• House Amendment 2 (Minor-Brown) extends the length of time a permit is valid from one year to two, allows local law enforcement agencies to ensure the surrender or removal of handguns purchased with a revoked permit, and removes the training course voucher program.
  • House Amendment 6 (Spiegelman) would reduce the cost of the required training program and exempt already trained professionals and individuals from the required course. 
  • House Amendment 10 (Minor-Brown) details what information may be retained by the State Bureau of Identification and exempts application information from the Freedom of Information Act.
  • House Amendment 11 (Minor-Brown) requires that a person whose job training requires firearm training is exempt from repeating it for the permit.

Permit amendments

Richard Puffer, chief clerk for the Delaware House of Representatives, said in recent memory, only Senate Bill 320, which dealt with voting rights and signed into law in 2022, had more, with 27. 

Under SB 2, the firearms training course must consist of at least all of the following:

  • Instruction regarding knowledge and safe handling of firearms.
  • Instruction regarding safe storage of firearms and child safety.
  • Instruction regarding knowledge and safe handling of ammunition.
  • Instruction regarding safe storage of ammunition and child safety.
  • Instruction regarding safe firearms shooting fundamentals.
  • Live fire shooting exercises conducted on a range, including the expenditure of a minimum of 100 rounds of ammunition.
  • Identification of ways to develop and maintain firearm shooting skills.
  • Instruction regarding federal and state laws pertaining to the lawful purchase, ownership, transportation, use, and possession of firearms.
  • Instruction regarding the laws of this State pertaining to the use of deadly force.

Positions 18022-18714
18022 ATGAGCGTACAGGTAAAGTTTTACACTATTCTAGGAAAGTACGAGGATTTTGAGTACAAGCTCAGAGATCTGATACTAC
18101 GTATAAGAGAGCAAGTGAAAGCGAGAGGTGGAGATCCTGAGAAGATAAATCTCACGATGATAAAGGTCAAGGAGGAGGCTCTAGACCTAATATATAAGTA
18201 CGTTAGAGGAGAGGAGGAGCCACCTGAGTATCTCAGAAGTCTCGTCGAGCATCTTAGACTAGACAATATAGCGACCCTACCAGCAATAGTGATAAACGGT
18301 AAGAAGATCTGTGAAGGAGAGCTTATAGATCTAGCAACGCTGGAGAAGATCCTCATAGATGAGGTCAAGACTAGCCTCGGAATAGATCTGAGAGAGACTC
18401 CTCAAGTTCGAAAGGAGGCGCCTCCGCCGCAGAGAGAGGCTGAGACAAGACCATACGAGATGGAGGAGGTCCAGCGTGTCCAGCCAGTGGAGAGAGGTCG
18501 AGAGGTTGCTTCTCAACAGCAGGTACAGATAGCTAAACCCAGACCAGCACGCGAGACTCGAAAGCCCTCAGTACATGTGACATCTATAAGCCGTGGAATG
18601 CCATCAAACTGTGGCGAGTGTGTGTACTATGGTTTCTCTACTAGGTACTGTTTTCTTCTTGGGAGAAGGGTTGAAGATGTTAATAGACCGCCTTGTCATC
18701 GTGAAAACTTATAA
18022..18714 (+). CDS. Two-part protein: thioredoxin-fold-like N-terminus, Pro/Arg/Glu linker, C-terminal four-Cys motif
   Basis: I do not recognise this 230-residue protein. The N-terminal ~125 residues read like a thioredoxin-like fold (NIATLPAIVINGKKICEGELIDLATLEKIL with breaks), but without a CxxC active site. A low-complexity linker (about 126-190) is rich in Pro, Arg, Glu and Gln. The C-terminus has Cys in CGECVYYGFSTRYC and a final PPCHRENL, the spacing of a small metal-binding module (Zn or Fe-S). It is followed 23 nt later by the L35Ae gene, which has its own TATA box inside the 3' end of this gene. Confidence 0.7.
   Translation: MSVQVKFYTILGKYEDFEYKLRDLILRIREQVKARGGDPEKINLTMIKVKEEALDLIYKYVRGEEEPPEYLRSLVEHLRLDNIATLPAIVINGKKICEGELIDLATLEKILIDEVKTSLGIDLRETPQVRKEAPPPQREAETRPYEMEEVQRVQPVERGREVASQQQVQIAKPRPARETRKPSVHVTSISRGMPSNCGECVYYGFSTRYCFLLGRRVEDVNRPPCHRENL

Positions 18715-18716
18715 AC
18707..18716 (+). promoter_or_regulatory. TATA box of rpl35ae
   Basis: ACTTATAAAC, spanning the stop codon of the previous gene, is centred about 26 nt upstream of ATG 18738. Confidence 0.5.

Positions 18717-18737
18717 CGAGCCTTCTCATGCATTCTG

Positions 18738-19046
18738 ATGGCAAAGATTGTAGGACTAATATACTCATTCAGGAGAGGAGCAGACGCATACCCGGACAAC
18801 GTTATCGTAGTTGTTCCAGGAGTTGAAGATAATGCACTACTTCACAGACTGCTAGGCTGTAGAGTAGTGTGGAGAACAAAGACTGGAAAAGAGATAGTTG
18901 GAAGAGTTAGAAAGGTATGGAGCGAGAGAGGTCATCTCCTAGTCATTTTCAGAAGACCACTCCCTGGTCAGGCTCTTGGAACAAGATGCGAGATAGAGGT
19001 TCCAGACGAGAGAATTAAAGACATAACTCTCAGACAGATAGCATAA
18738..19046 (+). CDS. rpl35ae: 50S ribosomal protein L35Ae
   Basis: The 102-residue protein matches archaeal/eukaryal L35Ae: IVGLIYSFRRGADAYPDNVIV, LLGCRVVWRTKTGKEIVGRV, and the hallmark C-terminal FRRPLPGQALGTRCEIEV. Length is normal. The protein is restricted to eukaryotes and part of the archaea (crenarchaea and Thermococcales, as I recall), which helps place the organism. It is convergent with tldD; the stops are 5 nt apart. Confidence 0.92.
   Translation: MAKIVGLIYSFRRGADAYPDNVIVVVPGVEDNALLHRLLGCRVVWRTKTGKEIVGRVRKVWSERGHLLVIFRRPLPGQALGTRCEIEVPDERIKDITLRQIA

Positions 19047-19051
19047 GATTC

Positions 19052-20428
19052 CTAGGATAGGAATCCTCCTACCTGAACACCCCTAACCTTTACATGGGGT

• Instruction regarding techniques for avoiding a criminal attack and how to manage a violent confrontation, including conflict resolution.
  • Instruction regarding suicide prevention.

The main talking point for Senate Republicans was continuing to ask in a variety of ways if the bill is constitutional. 

Sen. Eric Bucksonpermit

Sen. Eric Buckson

Mark Cutrona, director of the Delaware Division of Research, repeatedly confirmed that in his opinion it is constitutional and indicated his belief that Delaware courts would rule the same.

Sen. Eric Buckson, R-Dover, acknowledged that both sides of the aisle would like to see gun violence go down, especially with the rising number of incidents in recent years.

But, he said, legislators are tasked with upholding the constitution and he believes SB 2 will violate the state constitution.

The bill orders the State Bureau of Identification within the Division of State Police to issue a handgun qualified purchaser permit to all of the following:

  • A person not disqualified for the reasons listed above
  • A person who the director determines to be a qualified law-enforcement officer. Or a qualified retired law-enforcement officer.

Sen. Dave Lawson, R- Marydel, pointed out that officers go through gun training on a yearly basis.

Carney expressed support for the bill in his State of the State address.

On Thursday, he said, the state had made progress on its promise to keep communities safe.

“Passing this piece of legislation is another important step,” he said in a press release. “I want to thank the members of the Delaware Senate and Delaware House of Representatives for their leadership on this issue, along with the advocates who have supported gun safety efforts in our state. I look forward to signing this bill into law.”

Lockman pointed out that the bill finally passed after five years of debate, four versions, funding allotted twice in Carney’s recommended budgets and the 26 proposed amendments.

“While this bill alone may not have prevented every senseless gun death,” she said, “the training required by Senate Bill 2 will give Delawareans struggling with mental health a second chance to find the help they need.”